The next day, Flynn’s spokesman demoted his boss’s categorical denial to the status of non-denial denial. Apparently with a straight face, the spokesman put out a weasel-worded statement that while Flynn “had no recollection of discussing sanctions, he couldn’t be certain that the topic never came up.”

Forget that this word salad, whatever it means, sure doesn’t sound like “no.” Does anybody believe that it just slipped Flynn’s mind that he had had a discussion of the red-hot issue of sanctions with the Russian ambassador only a month earlier? Please. If Flynn’s memory is that porous, that alone should disqualify him as our country’s National Security Advisor.

Far more likely is that it finally dawned on Flynn that he had been caught, and that his lie was about to be exposed and definitively disproved.

It certainly looks that way. The Post story relied on “Nine current and former officials, who were in senior positions at multiple agencies at the time of the calls.” Yes, nine. None of them has spoken publicly. Yet.

And that’s not the worst of it. There’s a transcript! The New York Times reported that, “Federal officials who have read the transcript of the call were surprised by Mr. Flynn’s comments, since he would have known that American eavesdroppers closely monitor such calls.”

It seems Flynn didn’t care that his communications with the Russian ambassador might have been monitored. Maybe he thought that even if they were, it would never be known outside a small circle within the intelligence community, of which he was about to become the leader. Or maybe he thought that even if something leaked, he could soldier through with denials and charges of “fake news.”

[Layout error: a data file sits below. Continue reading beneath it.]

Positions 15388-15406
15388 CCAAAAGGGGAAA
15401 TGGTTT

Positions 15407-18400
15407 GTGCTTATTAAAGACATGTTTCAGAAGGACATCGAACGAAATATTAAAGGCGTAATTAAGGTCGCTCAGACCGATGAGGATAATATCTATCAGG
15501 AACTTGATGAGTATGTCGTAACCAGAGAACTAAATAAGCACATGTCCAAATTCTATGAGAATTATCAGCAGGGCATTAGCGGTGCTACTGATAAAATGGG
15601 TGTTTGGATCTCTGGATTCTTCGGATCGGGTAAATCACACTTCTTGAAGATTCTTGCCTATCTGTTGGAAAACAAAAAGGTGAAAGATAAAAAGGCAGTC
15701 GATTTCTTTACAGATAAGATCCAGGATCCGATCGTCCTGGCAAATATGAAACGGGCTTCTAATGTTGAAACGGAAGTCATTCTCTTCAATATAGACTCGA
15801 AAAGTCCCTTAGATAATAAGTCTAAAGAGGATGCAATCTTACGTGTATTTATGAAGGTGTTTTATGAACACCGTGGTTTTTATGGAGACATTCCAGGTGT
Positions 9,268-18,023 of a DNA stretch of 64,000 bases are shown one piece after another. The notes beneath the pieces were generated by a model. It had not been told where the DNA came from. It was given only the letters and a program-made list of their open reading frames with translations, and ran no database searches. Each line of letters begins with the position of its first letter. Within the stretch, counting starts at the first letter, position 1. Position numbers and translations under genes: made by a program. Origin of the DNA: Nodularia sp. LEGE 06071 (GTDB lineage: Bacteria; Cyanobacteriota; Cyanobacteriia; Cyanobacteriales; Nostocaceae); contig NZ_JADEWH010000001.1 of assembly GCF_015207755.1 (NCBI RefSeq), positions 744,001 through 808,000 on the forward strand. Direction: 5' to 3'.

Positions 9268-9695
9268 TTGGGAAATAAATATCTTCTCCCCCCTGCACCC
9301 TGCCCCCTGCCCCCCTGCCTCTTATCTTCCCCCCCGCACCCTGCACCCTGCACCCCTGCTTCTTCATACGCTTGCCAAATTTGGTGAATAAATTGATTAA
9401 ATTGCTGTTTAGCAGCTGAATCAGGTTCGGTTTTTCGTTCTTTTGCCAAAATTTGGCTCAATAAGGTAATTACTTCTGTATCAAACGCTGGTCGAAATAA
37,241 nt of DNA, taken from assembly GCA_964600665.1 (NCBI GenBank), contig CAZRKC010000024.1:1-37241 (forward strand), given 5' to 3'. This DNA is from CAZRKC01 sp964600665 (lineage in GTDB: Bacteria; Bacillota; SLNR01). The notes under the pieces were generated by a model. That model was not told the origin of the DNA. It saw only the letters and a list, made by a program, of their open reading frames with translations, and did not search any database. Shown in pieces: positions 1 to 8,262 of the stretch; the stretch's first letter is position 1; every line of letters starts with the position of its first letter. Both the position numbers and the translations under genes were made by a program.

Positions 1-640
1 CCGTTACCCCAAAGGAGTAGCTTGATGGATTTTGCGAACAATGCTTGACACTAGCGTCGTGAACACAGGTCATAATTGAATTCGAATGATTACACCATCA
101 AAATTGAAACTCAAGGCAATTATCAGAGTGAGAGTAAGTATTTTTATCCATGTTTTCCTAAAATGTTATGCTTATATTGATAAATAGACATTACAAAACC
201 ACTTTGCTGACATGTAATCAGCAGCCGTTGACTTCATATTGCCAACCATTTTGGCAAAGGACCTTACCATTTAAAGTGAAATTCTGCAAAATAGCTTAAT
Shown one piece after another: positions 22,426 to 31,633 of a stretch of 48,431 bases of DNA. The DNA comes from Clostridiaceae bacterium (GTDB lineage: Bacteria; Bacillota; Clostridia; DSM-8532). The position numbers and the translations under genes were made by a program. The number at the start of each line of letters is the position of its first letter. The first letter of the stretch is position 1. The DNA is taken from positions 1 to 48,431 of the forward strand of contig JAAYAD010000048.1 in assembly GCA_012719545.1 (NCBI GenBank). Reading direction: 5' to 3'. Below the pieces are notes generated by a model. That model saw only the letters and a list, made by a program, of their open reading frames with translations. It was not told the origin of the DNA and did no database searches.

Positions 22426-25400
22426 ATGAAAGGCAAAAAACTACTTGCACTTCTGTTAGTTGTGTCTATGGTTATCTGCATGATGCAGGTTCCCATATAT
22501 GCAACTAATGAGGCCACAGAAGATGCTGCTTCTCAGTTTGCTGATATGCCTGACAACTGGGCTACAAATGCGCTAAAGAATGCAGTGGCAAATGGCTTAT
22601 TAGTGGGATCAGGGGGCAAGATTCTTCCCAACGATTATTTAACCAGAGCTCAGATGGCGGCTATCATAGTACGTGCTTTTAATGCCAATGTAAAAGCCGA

Who knows what went through Flynn’s mind. But it seems certain that nobody, much less a hard-bitten professional intelligence officer, could be surprised to learn that phone calls with top Russian diplomats in the United States might have been monitored, especially at a time when our government was actively investigating allegations that Russia had interfered with an American presidential election.

Whatever Flynn had in mind, it looks like he may be about to fall through the thin ice he’s been skating on since he took office. He is being pulled down not only by his own weight, but by the baggage he has piled on the backs of the Vice President, the President’s Chief of Staff, the White House Press Secretary and the entire Trump administration.

He has made them look like fools, and that may be his undoing.

Philip Rotner is an attorney and an engaged citizen who has spent over 40 years practicing law. His views are his own and do not reflect the views of any organization with which he has been associated.